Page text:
“Meat: A Kitchen Education” by James Petersen
You should know how to cook, and learning to cook meat well is a good place to start.
It’s not hard to cook meat at home, but not all cuts of meat are the same and different cuts call for different methods. If your cooking begins and ends with throwing a t-bone on the grill, it’s time to expand your repertoire.
Some recent books about meat seem more interested in trying to teach people home-butchery more than giving you simple, practical advice. “Meat: A Kitchen Education” by James Peterson won’t teach you how to gut a hog, but it will teach you how to carve a turkey, cut up a rabbit, and will walk you through some solid recipes for pretty much any cut you’ll find at your grocery store or famers market.
There are books that cover more ground and go more in-depth (like “how to prepare a pancreas” in-depth) but this is one of the best basic meat cookbooks you’ll find. And in all fairness, it does tell you how to prepare calf brains too (they are “hard to dislike,” apparently).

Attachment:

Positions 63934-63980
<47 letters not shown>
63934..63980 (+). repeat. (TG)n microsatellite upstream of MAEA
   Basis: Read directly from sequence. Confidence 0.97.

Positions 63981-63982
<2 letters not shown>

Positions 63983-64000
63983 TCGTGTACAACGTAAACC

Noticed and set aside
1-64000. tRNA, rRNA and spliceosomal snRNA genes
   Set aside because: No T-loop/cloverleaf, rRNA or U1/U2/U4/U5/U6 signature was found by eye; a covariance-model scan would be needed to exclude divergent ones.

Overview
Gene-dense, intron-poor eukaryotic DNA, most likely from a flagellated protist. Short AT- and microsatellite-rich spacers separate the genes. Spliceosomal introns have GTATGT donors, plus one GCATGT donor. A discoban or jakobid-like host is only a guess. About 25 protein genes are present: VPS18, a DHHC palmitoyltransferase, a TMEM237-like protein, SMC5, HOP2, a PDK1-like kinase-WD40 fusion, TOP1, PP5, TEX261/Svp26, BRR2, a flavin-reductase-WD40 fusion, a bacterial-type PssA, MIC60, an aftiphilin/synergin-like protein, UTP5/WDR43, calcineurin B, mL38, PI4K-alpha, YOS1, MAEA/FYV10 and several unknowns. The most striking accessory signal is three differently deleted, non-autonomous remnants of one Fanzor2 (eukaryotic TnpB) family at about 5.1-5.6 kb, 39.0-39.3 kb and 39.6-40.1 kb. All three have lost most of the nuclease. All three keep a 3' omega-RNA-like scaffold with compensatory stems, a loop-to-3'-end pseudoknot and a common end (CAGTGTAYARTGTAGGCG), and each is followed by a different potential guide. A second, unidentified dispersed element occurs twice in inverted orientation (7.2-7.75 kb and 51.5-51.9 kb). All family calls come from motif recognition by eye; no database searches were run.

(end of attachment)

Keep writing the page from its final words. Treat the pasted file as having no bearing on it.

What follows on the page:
This book covers basic cooking techniques such as sauteing, braising, and roasting with straightforward tips – the meat turns gray while roasting because the broiler isn’t hot enough, for instance. Petersen explains why certain techniques work better for certain meats. He also gets into slightly more advanced techniques such as larding, preparing a confit, and making your own sausage, giving simple to follow instructions.
The best advice? Buy cheaper meat from an expensive butcher rather than expensive meat from a supermarket.
The best way I’ve found to cook steak: Don’t grill. Rub the steak with salt and cracked pepper and let it come to room temperature. Preheat the oven to 450. Heat a cast iron skillet until it starts to smoke. Throw on the steak and let it sear for about 2 minutes on each side. Transfer the skillet with the steak into the preheated oven for about 4 minutes. Transfer the steak to a plate and let sit for 10 minutes before cutting. Try it with a squeeze of lime.